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I'm searching for good investments to make in 2013. In this article, we'll take a look at Wells Fargo & Company (WFC). We'll evaluate Wells Fargo as an equity investment: We'll examine the historical share price performance, financial performance and valuation.

We'll start by describing the risk-return profile of the security. Next we'll do a risk-return comparison with the S&P 500. Then we'll move into more tradition financial analysis: we'll cover the financial performance, valuation, and macroeconomic factors impacting the enterprise's valuation.

Also, we'll evaluate the Firm from the perspective of a technical analyst.

I think investors should accumulate shares of Wells Fargo, but you read and decide.

Financial Analysis

We'll use descriptive statistics by taking a sample of the population of nominal monthly returns of the Company. At this point, we won't make any statistical inferences. Some of the sample statistics will include the arithmetic time-series mean, and the time-series median. Also, we'll take a look at a histogram of nominal monthly returns. We'll also discuss the absolute frequencies, relative frequencies and cumulative relative frequencies of the return profile. Further, we'll determine the geometric mean return and the modal interval. The sample will consist of monthly returns between January 2000 and January 2013.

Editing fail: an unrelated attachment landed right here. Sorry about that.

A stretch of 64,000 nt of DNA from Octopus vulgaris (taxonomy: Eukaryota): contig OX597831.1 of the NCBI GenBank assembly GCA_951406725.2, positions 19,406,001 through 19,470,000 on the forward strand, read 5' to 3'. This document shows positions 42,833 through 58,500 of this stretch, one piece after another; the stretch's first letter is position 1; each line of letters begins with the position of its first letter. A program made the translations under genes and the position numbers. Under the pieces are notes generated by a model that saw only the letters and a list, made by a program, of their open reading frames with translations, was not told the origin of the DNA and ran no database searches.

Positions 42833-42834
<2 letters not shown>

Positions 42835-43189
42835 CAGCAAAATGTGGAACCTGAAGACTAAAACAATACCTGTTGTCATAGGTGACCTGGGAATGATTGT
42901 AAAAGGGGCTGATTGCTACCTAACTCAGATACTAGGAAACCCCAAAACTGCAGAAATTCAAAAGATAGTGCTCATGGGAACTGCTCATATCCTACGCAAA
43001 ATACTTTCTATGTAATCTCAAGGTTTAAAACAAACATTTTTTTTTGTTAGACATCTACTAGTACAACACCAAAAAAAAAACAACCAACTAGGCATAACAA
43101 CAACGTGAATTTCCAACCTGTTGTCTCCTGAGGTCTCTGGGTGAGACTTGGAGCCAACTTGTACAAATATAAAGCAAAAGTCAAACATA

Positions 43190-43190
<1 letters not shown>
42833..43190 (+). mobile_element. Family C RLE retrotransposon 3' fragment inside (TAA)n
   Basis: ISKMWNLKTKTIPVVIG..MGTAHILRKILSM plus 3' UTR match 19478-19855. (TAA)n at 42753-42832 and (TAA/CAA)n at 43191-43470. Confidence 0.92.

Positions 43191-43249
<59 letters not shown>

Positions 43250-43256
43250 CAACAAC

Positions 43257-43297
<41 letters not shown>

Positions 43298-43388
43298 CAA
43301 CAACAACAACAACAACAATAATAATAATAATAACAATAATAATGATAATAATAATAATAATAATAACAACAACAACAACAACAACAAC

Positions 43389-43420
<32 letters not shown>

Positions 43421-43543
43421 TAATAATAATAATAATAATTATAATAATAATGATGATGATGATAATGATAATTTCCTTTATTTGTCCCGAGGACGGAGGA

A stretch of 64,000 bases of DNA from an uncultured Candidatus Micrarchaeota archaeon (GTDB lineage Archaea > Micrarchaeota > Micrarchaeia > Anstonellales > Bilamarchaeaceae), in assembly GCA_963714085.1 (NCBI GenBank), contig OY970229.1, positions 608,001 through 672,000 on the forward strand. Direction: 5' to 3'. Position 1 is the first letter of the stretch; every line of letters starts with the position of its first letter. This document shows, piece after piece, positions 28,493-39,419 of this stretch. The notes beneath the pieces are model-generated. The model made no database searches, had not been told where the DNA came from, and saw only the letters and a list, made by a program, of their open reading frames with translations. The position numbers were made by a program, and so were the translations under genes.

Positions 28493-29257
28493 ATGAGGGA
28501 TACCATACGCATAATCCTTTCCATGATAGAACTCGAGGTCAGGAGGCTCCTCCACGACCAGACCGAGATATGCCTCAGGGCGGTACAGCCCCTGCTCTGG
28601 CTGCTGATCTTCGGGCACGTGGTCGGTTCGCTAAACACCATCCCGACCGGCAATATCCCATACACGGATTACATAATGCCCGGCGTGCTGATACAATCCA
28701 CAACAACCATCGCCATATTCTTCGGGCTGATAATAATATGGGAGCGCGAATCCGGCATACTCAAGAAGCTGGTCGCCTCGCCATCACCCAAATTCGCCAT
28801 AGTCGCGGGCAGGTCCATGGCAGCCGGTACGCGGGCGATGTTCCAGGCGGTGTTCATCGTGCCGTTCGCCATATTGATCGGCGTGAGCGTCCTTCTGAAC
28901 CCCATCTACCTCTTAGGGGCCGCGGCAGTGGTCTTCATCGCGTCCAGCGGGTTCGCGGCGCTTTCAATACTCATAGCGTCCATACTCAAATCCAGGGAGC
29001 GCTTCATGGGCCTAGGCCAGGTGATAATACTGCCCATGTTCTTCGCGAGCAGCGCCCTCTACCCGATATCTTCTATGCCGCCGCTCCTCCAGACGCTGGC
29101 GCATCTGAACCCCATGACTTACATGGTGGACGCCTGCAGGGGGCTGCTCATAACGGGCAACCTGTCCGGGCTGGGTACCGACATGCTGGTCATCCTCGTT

Readers should note that the selected sample contains two bull markets and two bear markets. Further, the sample contains both high interest rate and low interest rate environments.

The time-series arithmetic mean monthly nominal return was 1 percent. The time-series median monthly nominal return was 0.8 percent.

One of the nominal monthly returns was between -40 percent and -35 percent. Eight of the nominal monthly returns were between -15 percent and -10 percent. Nine of the nominal monthly returns were between -10 percent and -5 percent. Thirty-eight of the nominal monthly returns were between -5 percent and 0 percent. Sixty-one of the nominal monthly returns were between 0 percent and 5 percent. Twenty-five of the nominal monthly returns were between 5 percent and 10 percent. Twelve of the nominal monthly returns were 10 percent or greater.